Long before Robert Pattinson and Kristen Stewart’s teenage vampire romance sparkled on our screens, The Lost Boys (1987) was the quintessential teen vampire film. Having been overlooked in recent years, it is important to revisit the movie and appreciate its undeniable influence on later portrayals of vampire in film and TV. Impact’s Alice Bennett takes a look at this iconic movie and its influence on the vampire genre.
The reputation of vampires has changed dramatically since Bram Stoker’s Dracula in comparison to the Twilight-dominated noughties featuring the infamous sparkly creatures. From creepy coffins and bats to brooding teenage vampire romances, the vampire film genre is ever-changing. However, despite the ridicule that the supernatural teen romances of the 2000s faced, vampires are still associated with being mysterious and desirable. But where did this subversion of the gothic horror genre start?
It’s Buffy the Vampire Slayer meets The Goonies, and it’s a super fun and nostalgic watch
The Lost Boys (1987) is a coming-of-age comedy thriller that follows brothers Sam and Michael moving to Santa Carla- the murder capital of the US- with their mother to live with their grandfather. When Michael runs into David’s gang of vampires whilst pursuing the mysterious and beautiful Star, chaos ensues. With the help of local vampire hunters the Frog Brothers, Sam and Michael team up against the supernatural creatures. It’s Buffy the Vampire Slayer meets The Goonies, and it’s a super fun and nostalgic watch.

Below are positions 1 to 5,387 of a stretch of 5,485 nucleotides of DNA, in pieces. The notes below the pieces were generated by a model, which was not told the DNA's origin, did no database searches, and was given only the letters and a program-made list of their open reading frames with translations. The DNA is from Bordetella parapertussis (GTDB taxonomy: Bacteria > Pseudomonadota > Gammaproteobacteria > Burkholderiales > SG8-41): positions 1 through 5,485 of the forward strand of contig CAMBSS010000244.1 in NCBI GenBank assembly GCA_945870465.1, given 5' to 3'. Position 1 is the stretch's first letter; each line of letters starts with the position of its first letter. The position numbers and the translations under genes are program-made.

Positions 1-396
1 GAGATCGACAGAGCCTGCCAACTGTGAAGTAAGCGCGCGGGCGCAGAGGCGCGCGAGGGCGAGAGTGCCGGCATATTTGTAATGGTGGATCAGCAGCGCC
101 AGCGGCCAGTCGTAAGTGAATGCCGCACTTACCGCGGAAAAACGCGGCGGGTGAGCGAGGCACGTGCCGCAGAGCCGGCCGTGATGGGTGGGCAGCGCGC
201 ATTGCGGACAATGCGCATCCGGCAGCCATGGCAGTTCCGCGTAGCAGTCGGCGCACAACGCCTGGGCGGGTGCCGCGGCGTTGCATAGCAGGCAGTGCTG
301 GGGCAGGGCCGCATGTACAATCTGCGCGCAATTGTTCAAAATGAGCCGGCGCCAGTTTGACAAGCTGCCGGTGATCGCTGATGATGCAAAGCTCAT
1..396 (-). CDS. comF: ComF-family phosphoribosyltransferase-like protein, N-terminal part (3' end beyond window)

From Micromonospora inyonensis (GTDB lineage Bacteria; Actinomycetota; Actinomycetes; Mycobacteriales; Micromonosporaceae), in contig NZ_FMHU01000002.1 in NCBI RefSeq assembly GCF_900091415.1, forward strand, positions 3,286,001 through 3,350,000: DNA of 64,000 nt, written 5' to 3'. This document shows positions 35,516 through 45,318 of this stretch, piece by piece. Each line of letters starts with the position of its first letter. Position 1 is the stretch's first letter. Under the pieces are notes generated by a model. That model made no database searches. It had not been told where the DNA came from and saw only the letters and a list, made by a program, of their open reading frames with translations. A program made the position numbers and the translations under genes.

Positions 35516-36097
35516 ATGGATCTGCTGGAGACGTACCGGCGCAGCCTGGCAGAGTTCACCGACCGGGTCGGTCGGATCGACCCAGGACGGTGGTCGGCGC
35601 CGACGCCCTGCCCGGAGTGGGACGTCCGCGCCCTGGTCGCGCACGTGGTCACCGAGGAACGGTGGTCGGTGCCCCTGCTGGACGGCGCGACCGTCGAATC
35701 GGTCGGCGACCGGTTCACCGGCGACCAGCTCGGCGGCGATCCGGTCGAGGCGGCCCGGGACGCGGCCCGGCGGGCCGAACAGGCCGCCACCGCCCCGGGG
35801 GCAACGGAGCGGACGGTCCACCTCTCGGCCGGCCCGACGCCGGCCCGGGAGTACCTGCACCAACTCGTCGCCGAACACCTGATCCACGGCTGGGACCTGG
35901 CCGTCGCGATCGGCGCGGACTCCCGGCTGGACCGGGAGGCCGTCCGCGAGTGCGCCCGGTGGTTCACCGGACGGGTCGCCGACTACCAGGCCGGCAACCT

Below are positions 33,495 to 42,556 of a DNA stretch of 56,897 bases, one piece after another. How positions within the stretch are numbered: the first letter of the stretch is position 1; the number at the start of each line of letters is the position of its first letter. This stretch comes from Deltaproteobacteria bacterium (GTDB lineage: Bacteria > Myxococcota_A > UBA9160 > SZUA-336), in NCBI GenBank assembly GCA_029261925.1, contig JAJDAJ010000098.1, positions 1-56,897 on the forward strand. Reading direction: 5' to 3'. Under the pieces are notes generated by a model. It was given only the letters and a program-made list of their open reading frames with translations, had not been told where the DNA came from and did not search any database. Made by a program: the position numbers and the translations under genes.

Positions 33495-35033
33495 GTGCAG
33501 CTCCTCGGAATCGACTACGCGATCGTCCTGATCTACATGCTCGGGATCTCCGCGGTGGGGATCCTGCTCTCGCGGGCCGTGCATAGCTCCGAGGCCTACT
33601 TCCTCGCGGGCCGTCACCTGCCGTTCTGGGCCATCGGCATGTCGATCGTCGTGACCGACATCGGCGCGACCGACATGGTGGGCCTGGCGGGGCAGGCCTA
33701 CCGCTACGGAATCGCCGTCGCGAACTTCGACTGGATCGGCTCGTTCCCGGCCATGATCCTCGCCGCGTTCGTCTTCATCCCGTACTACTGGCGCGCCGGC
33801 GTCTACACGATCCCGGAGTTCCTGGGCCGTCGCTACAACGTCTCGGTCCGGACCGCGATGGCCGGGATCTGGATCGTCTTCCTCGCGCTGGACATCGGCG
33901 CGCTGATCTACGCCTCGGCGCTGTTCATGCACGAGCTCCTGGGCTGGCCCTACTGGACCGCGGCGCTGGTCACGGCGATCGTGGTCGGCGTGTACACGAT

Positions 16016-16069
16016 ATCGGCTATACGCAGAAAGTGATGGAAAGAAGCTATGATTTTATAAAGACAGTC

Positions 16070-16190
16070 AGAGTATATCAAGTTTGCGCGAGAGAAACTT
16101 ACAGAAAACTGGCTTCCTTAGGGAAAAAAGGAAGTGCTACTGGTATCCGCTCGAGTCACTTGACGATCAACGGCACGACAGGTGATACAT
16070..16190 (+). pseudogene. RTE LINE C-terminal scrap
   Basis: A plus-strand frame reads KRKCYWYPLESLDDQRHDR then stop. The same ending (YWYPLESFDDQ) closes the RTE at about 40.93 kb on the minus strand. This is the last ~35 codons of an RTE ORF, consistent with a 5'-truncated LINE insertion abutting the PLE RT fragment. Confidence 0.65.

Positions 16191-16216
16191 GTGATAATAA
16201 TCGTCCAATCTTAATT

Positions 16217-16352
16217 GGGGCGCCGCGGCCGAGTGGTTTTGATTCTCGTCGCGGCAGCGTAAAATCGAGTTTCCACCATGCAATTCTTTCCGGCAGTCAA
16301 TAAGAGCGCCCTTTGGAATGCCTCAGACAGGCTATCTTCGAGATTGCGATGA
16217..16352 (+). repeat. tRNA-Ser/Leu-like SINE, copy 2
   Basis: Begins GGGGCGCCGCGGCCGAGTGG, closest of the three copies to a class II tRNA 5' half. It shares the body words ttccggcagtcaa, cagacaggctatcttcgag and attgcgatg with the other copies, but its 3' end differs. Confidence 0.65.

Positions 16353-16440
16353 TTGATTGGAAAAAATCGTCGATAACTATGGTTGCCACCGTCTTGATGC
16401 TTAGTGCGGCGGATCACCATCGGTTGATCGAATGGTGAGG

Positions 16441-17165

Although its influence isn’t as obvious now, The Lost Boys was many people’s frame of reference for vampires when the film was released. It made vampires “cool”- mainly because it was one of the first depictions of the creatures as young and attractive; a stark contrast with traditional depictions of ancient pale creatures in coffins, with the association of vampires as teenagers remaining today
Because of the movie, vampires began to be associated with the punk 80s aesthetic of the biker gang in the movie, and their coolness and sex appeal was certainly aided by the lead, Michael- a much more desirable option than depictions of the crusty old Dracula. It was a precursor to the millions of fans who were Team Edward in 2008. Essentially, The Lost Boys walked so Twilight could run.
The vampire genre these days, however, is primarily associated with the likes of Edward Cullen as well the Salvatore brothers from The Vampire Diaries. They are usually attractive teenagers with a sensitive side and in love with a human girl- vampires started to get pretty angsty in the 2000s. Some may even refer to Buffy the Vampire Slayer’s Angel and Spike- an extremely popular vampire series which may have replaced everyone’s frame of reference for vamps in the 90s.
Buffy is also perhaps becoming overlooked but is still a popular reference, and the brooding and mysterious Angel’s influence on later vampire iterations is pretty obvious in Edward Cullen and Stefan Salvatore, but Spike’s style and personality is more reminiscent of the equally influential but overshadowed The Lost Boys. Spike’s punk aesthetic really make him look like he belongs in David’s gang with his long leather jacket and rebellious attitude (minus the 80s hair).
So if you’re looking less angsty example of the vampire genre that doesn’t involve watching a teenage girl sleep and want some nostalgic teen vampire fun that mercifully wasn’t written by Joss Whedon, The Lost Boys might be the movie for you!
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